We need to go beyond the rhetoric and act before it is too late. It is also possible to ensure that the vulnerable are adequately protected. This would mean that instead of having across-the-board subsidises, these would be focused on those who really need them. All those who have mobility problems should receive focused assistance to help them overcome the difficulties which could result from a modal shift in transport. We cannot however go on with subsidies for all: it is not sustainable, neither economically, nor environmentally or socially

Land use planning can also be of considerable help if it is focused on the actual needs of the whole community instead of being at the service of the developers. We need to ensure that each community is self-sufficient in respect of its basic needs. This will, on its own, decrease traffic generated by the search for such needs.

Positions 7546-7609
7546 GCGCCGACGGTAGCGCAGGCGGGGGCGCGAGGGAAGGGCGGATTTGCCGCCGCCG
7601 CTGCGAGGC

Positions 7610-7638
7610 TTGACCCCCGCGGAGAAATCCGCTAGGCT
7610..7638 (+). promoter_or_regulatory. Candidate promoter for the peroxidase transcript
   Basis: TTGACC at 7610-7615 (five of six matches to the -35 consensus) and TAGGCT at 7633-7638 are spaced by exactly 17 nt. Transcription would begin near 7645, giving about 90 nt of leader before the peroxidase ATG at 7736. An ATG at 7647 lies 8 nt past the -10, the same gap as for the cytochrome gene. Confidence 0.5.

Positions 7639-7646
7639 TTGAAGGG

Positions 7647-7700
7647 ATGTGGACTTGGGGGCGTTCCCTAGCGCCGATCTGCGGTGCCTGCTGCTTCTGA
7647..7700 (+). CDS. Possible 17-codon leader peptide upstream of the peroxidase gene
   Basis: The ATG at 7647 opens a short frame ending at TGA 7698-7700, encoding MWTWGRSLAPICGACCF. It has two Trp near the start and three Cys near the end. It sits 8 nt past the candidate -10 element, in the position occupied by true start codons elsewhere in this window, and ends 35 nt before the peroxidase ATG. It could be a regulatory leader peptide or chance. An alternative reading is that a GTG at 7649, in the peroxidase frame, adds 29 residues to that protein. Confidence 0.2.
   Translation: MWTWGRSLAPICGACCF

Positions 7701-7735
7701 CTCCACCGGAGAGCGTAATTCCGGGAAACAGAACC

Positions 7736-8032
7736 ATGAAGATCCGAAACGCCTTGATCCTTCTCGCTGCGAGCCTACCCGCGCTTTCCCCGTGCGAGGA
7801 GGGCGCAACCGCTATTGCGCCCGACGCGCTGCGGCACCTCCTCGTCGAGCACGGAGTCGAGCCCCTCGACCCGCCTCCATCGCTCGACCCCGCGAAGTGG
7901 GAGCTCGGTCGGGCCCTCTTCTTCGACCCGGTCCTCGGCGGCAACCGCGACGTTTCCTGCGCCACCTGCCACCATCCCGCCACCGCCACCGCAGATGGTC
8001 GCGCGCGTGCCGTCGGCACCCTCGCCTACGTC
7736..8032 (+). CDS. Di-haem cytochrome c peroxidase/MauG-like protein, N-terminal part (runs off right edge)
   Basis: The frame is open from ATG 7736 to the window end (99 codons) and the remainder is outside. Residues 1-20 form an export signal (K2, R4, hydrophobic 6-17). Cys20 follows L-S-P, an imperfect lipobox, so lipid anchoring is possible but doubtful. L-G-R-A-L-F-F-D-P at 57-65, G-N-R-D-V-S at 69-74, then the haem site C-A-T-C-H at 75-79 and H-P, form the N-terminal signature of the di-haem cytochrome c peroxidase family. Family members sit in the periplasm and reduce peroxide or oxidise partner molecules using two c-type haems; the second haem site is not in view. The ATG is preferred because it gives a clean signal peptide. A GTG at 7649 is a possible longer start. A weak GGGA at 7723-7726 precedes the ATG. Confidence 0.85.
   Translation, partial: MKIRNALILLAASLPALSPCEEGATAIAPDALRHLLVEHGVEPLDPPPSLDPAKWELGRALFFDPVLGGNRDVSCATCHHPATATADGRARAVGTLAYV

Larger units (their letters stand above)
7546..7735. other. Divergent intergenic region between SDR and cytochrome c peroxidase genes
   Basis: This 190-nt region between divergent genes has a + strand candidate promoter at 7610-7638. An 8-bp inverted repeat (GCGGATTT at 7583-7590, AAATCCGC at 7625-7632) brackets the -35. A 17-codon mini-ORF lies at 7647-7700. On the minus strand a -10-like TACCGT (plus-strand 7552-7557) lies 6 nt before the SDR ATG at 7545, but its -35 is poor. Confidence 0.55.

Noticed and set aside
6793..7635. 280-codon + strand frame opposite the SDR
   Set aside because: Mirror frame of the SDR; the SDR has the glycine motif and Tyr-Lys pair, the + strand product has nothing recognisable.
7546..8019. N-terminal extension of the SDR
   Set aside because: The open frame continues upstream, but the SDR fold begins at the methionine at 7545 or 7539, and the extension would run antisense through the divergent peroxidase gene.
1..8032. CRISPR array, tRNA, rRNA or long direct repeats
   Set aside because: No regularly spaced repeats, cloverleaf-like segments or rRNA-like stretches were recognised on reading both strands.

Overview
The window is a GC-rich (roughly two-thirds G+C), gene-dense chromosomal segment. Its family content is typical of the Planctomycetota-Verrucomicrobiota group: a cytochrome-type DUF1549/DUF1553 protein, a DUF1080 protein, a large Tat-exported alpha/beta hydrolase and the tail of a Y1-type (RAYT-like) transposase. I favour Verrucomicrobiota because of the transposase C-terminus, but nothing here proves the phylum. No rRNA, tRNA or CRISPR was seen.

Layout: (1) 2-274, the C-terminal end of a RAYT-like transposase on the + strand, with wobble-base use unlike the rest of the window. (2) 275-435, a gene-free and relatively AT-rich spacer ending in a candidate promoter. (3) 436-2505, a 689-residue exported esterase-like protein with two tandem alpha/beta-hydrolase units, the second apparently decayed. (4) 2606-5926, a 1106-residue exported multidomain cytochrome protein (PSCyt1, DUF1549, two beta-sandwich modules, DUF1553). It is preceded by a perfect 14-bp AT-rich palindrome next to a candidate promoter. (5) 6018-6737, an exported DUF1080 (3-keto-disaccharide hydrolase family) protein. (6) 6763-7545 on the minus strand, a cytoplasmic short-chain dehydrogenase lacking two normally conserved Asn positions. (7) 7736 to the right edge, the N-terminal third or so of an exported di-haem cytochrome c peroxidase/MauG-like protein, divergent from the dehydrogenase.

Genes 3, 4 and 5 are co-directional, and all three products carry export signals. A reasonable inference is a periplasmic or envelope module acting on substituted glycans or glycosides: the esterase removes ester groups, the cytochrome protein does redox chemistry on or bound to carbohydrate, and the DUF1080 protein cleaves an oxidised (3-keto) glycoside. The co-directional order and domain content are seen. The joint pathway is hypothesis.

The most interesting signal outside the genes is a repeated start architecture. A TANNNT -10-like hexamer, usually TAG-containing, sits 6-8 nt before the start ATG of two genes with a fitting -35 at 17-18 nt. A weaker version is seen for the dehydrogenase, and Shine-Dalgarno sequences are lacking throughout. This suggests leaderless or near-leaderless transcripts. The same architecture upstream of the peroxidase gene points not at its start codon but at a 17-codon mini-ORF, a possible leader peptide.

The climate change debate is a unique opportunity to rethink the way we plan our cities as one way in which to combat the climate crisis. The idea crystallised as ‘the 15-minute city’ by Carlos Moreno, an architect advising the Paris mayor, entails turning current urban planning on its head to ensure that all our basic needs are available within easy reach, not more than 15 minutes away.

Carlos Moreno speaks of a social circularity for living in our urban spaces based on six essential functions: to live in good housing, to work close by, to reach supplies and services easily, to access education, healthcare and cultural entitlement locally by low-carbon means. Can we reassess the nature and quality of our urban lifestyles within these parameters?